Life expectancy in the U.S. isn't the best in the world, but it's still pretty long. You may think you have plenty of time to write a will, and you very probably do. But accidents happen. Surprises occur. The coronavirus was the third leading cause of death in 2020—who saw that coming?
So what happens to your house if you die without a will? Enough people die intestate (without a will) all the time that laws have been written to govern the orderly inheritance of property. The laws vary by state.
Although it's good we have a legal net to catch our assets, we could save our loved ones a lot of time and uncertainty by making our wishes known. This is called estate planning.
"The phrase 'estate planning' may sound like an exercise for the very rich, but thanks to the complicated nature of the U.S. legal system, even people with modest assets need a written document, or will, that specifies how those assets will be distributed upon their death," says Jeff Reeves at AARP.
State probate courts can review all estates, whether or not there's a will, but having a will makes the process much faster and ensures that your wishes are upheld. Otherwise a lot of lawyers and legal representatives will eventually come up with a plan they think is fair.
Possibility 1: Spouse Gets the House
If you're married with one or two children and you die intestate, then joint ownership laws and community property laws see to it that the surviving spouse smoothly inherits the whole house.
"Well, that takes care of that!" you might say to yourself and stop reading. But does your spouse have a will? Each half of a married couple must have a will—there's no such thing as a joint will. If couples have strong wishes about who inherits their home, both people should write a will saying so. They never know who will go first, or in what mental and physical condition one spouse might be in after the first one departs.
Other legal tools besides marriage can achieve the same smooth transition of your house. These are a living trust, a transfer-on-death deed, or joint tenancy law.
Now you know what happens if you're married, have one or two children, and leave no will. If you have three or more children, most states follow another rule of intestate succession. This brings us to the second possibility.
Possibility 2: Split Between Spouse and 3+ Children
In most states, if you leave behind a spouse and three or more children, the court will split the estate in two. Your spouse inherits one half, and the children share the other half.
Possibility 3: Children or Next of Kin
With no spouse to take over and no will to name the beneficiaries, the question of who gets the house will be left up to probate court. The judge will pick an immediate family member to be the executor of the estate. The executor has the often tedious but important job of handling the paperwork and making sure everything goes where the court says it must. (An advantage of a will is that you choose the executor yourself.)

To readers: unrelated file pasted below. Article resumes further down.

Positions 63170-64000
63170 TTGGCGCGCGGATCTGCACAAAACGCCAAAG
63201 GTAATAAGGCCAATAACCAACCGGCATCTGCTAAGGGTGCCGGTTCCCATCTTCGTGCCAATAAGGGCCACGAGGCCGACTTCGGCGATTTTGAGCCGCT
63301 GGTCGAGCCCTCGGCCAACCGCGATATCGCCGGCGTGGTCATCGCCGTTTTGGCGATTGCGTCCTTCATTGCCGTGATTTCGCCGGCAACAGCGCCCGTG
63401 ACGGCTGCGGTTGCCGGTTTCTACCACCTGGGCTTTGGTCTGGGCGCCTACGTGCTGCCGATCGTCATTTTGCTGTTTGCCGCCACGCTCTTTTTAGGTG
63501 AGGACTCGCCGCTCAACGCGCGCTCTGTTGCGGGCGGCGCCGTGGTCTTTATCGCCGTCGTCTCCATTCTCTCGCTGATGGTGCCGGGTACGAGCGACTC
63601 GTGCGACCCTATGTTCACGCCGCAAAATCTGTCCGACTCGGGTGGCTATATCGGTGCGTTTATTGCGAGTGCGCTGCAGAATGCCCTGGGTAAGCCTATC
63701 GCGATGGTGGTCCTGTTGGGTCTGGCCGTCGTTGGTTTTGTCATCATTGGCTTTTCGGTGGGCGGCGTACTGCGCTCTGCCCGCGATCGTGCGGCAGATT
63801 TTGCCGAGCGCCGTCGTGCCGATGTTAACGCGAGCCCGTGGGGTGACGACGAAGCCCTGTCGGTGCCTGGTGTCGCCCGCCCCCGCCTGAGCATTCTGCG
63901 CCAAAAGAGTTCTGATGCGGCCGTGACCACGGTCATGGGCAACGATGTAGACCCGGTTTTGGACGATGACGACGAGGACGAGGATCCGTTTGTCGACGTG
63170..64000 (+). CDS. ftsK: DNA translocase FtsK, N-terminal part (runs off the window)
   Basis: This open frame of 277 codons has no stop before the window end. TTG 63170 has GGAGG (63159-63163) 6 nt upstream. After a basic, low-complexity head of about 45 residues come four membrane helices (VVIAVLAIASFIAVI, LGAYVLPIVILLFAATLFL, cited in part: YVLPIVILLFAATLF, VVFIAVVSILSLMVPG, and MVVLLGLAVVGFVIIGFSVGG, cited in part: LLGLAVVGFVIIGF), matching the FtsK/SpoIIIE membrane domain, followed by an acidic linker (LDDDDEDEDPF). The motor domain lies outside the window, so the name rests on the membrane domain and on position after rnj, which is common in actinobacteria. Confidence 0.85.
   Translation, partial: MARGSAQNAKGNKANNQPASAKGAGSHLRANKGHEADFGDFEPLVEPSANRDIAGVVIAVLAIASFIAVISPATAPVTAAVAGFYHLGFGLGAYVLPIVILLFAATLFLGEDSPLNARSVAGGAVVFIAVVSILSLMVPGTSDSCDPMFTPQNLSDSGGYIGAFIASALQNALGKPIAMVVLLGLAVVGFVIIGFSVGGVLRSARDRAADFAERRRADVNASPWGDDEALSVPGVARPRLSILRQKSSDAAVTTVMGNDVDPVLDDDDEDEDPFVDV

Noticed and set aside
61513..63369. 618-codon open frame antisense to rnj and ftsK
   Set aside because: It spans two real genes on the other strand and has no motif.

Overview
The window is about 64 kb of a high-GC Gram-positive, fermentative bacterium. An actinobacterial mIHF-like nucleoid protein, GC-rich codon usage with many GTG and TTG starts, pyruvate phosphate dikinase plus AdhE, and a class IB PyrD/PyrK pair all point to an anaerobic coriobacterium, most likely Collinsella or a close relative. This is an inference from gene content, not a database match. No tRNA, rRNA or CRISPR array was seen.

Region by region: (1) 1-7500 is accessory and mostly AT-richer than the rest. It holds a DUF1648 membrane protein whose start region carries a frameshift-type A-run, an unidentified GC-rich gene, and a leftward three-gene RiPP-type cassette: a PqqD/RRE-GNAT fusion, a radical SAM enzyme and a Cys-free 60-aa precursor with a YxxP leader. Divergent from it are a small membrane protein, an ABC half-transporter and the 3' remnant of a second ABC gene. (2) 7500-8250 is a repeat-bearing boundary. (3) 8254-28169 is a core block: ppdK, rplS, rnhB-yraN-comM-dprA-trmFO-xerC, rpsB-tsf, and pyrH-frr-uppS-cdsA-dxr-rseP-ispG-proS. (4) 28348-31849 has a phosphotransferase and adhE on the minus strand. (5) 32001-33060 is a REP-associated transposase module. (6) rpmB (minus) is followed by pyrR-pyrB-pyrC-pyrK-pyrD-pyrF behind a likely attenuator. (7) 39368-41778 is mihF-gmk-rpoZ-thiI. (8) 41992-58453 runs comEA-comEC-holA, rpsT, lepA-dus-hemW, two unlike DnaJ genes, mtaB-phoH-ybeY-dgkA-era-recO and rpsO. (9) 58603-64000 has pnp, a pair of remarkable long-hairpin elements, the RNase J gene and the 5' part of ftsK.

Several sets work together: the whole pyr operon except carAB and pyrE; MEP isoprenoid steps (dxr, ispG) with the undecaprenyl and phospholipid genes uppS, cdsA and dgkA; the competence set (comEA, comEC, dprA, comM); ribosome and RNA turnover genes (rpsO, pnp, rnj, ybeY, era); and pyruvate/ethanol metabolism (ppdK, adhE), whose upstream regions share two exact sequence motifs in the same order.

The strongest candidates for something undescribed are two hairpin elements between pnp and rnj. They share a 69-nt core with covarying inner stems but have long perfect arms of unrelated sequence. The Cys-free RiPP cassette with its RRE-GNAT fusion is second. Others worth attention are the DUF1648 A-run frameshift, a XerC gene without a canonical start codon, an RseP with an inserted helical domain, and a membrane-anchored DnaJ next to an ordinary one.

Heirs are grouped into classes, with one's spouse being the first. Since you aren't married, the probate court will follow the laws of intestate succession in your state, and the house will go to one of these classes of heirs: descendants (children, grandchildren, and so on); parents; descendants of your parents (siblings, nieces, and nephews); or descendants of your grandparents (aunts and uncles).
"Last will and testament" is an example of lawyers covering all bases, combining the English word "will" with the French term for the same thing, lest there be any confusion what the document stands for.
Possibility 4: The Executor Sells the House in Probate
Some probate courts will not only name an executor but direct him or her to sell the house. The house goes on sale much like any other house, but probate does change a few things. For example, home inspectors, appraisers, and contractors need to understand that they might get paid at the close of sale rather than up front.
Possibility 5: Your House Reverts to the State
If none of the individuals in the above classes of heirs exists, your house may escheat (revert) to the state.
Thinking of writing a will means thinking about death, which nobody likes to do. Another reason people delay or neglect to write a will is they think it will be expensive, but nowadays you can take a fill-in-the-blanks approach with credible online legal services. The estate plan bundle at LegalZoom, for example, starts at $179. A basic online will at Nolo is around $60.
We've covered five possibilities for your home if you die without a will, but given the complexity of the American legal system and the unpredictable response your close and even very distant family could have to your passing, so many more complications could arise. Probate could tie up the house for several months or years. The judge would much rather follow your exact wishes. When people write a will, then probate court often becomes a mere formality.